Council OKs increases for water, sewer


$4.9-million contract approved for work to start on three, one-million gallon water tanks


The Fredericksburg City Council voted to move on to a second reading regarding increasing water and wastewater rates at their 6 p.m. meeting Monday at the Law Enforcement Center, 1601 E. Main St.

A customer with 5,000 gallons of wastewater per month will see a monthly increase of $2.80 on their wastewater bill, and a water customer who uses 10,000 gallons of water per month will see a monthly increase of $4.63 per month.

“It’s been a number of years since we last increased our utility rates,” City Manager Kent Myers said. “After a rate study was completed last year by HDR Engineering, we found that we needed to increase our rates to help fund Capital Improvement Projects to our water services.”

As an example, Myers said the city began an $18 million water bond project earlier this year that will help provide more reliable, long-term water services to the community. The bond project includes three new water tanks and a water main along U.S. 290 East to provide more reliable access to the city’s water wells.

Myers added they decided to phase in smaller rate increases, as opposed to a single increase in one year.

This is the second of three phases to raise water and wastewater rates. The first increase was approved in February, and went into effect on March 1.

With that increase, customers who used 10,000 gallons of water per month saw an increase of $4.11 per month, and customers with 5,000 gallons of wastewater per month saw a monthly increase of $1.33 per month.

The third part of this phased approach will be evaluated as part of the budget discussion next year.

“Depending on the operating budget and the debt service at that time, we’ll visit council again as to whether or not the third rate increase is needed,” said Kris Kneese, assistant director of public works and utilities.

These rates have been included in the Fiscal Year 2020 Budget as a revenue, Kneese said during the meeting.

Council member Gary Neffendorf asked during the meeting if refinancing existing debt would help keep rates lower.

“(City mananger Kent Myers) sent something out today that talks about refinancing of existing debt because of the low interest rate. Would that generate enough savings that I think we might want to look at keeping the rates a little lower?” Neffendorf asked.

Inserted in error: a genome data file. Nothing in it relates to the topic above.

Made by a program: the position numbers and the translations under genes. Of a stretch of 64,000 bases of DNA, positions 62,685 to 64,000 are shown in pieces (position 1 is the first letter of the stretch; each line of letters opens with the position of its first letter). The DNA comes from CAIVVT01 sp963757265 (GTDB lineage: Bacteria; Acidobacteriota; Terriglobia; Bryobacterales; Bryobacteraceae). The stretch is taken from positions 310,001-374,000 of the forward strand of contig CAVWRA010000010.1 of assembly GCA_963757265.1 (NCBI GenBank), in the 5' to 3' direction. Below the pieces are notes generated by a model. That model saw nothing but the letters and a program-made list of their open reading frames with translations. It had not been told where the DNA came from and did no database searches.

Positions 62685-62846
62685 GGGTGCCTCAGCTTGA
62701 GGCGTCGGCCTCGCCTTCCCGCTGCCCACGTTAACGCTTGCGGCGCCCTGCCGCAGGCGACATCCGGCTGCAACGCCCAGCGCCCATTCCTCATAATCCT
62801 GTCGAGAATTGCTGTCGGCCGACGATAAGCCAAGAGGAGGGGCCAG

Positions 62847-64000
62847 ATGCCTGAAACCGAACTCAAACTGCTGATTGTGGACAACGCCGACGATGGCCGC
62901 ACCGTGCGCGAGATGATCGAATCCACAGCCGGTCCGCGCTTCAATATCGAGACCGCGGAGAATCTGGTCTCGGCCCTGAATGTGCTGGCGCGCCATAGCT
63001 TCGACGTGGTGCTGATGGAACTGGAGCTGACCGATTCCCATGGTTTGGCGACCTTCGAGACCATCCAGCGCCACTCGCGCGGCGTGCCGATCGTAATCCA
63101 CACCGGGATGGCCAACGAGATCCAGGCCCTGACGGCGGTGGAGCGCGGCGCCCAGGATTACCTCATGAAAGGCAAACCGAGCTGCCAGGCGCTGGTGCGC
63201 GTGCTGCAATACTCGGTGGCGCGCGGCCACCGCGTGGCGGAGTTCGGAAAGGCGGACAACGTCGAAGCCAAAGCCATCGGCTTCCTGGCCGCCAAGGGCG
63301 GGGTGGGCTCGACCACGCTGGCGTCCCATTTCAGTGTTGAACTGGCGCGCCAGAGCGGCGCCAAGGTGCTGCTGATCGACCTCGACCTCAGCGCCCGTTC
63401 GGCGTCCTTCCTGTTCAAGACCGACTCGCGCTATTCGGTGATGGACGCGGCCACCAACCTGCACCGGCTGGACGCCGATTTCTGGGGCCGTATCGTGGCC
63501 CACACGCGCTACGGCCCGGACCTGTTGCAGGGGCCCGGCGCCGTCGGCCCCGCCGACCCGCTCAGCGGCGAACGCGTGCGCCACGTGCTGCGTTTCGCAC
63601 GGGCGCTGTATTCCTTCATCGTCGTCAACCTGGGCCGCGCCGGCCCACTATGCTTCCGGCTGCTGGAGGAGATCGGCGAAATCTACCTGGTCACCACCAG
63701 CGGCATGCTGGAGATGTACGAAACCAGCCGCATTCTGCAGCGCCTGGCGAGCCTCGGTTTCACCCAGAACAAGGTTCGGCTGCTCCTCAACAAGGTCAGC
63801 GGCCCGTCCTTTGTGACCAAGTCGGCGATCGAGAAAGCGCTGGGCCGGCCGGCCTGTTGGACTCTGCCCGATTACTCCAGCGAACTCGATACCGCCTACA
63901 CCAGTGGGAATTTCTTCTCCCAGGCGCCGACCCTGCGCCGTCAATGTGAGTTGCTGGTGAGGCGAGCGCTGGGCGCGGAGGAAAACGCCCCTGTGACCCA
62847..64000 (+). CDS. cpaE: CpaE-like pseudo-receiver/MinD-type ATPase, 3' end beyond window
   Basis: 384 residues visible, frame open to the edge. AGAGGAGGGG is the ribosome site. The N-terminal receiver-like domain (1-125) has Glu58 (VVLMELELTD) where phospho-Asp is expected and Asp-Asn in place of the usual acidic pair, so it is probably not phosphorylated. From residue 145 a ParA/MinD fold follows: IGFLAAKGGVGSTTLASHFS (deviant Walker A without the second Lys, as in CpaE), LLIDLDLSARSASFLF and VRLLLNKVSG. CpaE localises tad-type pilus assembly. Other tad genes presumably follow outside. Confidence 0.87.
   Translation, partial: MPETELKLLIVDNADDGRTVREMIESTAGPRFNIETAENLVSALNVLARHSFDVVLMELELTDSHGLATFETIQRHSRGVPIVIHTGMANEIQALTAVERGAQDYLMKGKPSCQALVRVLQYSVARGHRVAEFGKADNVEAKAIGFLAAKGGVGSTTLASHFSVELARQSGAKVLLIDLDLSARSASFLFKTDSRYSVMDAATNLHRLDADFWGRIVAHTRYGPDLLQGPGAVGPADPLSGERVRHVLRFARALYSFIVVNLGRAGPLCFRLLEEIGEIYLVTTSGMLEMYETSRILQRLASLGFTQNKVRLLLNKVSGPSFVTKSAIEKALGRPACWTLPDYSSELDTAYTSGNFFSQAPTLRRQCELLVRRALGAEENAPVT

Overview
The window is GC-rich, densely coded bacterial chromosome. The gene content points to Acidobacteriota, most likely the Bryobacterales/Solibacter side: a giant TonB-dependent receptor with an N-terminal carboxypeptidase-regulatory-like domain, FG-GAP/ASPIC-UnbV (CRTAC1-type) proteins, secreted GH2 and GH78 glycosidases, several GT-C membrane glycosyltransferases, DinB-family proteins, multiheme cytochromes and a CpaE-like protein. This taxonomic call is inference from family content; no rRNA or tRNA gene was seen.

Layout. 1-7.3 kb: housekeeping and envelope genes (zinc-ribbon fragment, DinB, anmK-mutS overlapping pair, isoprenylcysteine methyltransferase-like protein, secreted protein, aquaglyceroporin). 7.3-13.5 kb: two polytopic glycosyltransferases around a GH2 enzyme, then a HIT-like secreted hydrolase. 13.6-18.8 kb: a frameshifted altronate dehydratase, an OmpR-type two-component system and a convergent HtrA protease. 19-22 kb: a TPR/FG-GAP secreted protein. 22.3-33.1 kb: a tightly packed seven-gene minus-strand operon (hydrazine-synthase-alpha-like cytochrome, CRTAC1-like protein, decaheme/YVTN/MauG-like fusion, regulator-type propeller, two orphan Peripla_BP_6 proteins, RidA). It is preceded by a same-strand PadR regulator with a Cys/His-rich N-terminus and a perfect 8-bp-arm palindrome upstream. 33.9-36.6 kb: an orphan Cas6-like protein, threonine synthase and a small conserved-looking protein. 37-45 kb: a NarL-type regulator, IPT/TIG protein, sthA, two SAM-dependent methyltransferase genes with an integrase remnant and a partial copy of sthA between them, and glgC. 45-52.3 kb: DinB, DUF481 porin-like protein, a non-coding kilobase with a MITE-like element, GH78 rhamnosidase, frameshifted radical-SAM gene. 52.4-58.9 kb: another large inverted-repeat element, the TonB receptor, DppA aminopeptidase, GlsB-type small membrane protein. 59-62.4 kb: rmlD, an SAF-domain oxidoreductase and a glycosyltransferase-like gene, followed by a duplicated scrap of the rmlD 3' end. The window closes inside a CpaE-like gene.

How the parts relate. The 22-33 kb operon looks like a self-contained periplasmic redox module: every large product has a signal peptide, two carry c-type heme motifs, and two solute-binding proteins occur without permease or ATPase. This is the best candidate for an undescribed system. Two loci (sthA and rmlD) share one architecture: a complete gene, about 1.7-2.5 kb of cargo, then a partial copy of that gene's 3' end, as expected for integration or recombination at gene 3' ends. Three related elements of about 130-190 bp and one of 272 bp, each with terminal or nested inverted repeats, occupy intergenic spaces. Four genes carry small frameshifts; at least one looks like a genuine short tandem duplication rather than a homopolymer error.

Myers responded to the question by saying they will look at that as far as the third phase.

“That will certainly help us,” Myers said. “We’re looking to avoid or minimize the third phase.”

This was only the first reading, and the second reading is scheduled for Oct. 21. If approved, the rate increase will take effect on Nov. 1.


Ground storage tanks

In other business, the council also approved a $4,920,800 contract to Preload, LLC for construction of three one-million gallon water tanks.

These tanks will be constructed at the Cross Mountain Tank Site, the North Tank Site and the Knauth Well Field, the latter two of which are east of the city limits.

“The tanks at the Cross Mountain Tank Site and the North Tank Site are welded steel tanks, which requires interior and exterior maintenance every 15 years,” Kneese said. “The city’s water distribution system is divided with pressure plains, and the Cross Mountain and North Tanks must remain in operation at all times to continue providing water pressure to about 1,500 customers.”

Kneese said in order to keep these tanks operational, the city is constructing two concrete tanks so that they can take the steel tanks offline in order to perform maintenance on them.

The Knauth tank, Kneese said, is being installed as part of the U.S. 290 East waterline and pump station project. Installing this gives the city a redundant line from the Knauth Well Field to Fredericksburg.

The contract for this project is being funded by water revenue bonds that council approved in November of 2018.

Kneese expects the tanks to be completed by the fall of 2020.


Other business

In other business, the city council also:

• Held a public hearing regarding annexation of roughly 117.1 acres of land situated on the south side of West Live Oak Street and extending from the east of Post Oak Road and to the west of Smokehouse Road. The only person who spoke was Bobby Stewart, who is planning to build apartments on this land, and requested his part of the land to be R3 multi-family apartment zoning. No action was taken at this time.

• Approved an ordinance amending building regulations regarding fire protection to comply with updated versions of the International Codes.

• Approved a contract with HHM & Associates for professional services to update the Historic District Design Guidelines.

• OK’d a construction contract extension to Hazelett Concrete Contractors for the city’s annual Sidewalk Improvement Program.